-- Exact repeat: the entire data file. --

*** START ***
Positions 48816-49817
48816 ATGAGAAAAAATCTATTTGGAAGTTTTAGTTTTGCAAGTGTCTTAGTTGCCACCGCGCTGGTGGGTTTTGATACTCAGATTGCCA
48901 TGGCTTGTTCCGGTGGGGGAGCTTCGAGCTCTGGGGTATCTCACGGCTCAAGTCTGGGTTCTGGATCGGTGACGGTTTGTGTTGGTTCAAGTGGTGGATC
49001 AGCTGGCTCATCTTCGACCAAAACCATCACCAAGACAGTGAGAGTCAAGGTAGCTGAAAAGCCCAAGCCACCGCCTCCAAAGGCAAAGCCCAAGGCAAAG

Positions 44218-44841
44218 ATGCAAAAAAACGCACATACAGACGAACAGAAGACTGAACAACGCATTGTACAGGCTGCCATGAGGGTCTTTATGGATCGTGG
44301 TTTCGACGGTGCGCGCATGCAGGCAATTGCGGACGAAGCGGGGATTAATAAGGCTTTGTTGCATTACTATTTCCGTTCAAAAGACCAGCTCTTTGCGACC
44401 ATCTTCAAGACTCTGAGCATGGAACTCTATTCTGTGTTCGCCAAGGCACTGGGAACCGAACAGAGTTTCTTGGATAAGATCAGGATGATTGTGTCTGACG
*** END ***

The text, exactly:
Positions 48816-49817
48816 ATGAGAAAAAATCTATTTGGAAGTTTTAGTTTTGCAAGTGTCTTAGTTGCCACCGCGCTGGTGGGTTTTGATACTCAGATTGCCA
48901 TGGCTTGTTCCGGTGGGGGAGCTTCGAGCTCTGGGGTATCTCACGGCTCAAGTCTGGGTTCTGGATCGGTGACGGTTTGTGTTGGTTCAAGTGGTGGATC
49001 AGCTGGCTCATCTTCGACCAAAACCATCACCAAGACAGTGAGAGTCAAGGTAGCTGAAAAGCCCAAGCCACCGCCTCCAAAGGCAAAGCCCAAGGCAAAG

Positions 44218-44841
44218 ATGCAAAAAAACGCACATACAGACGAACAGAAGACTGAACAACGCATTGTACAGGCTGCCATGAGGGTCTTTATGGATCGTGG
44301 TTTCGACGGTGCGCGCATGCAGGCAATTGCGGACGAAGCGGGGATTAATAAGGCTTTGTTGCATTACTATTTCCGTTCAAAAGACCAGCTCTTTGCGACC
44401 ATCTTCAAGACTCTGAGCATGGAACTCTATTCTGTGTTCGCCAAGGCACTGGGAACCGAACAGAGTTTCTTGGATAAGATCAGGATGATTGTGTCTGACG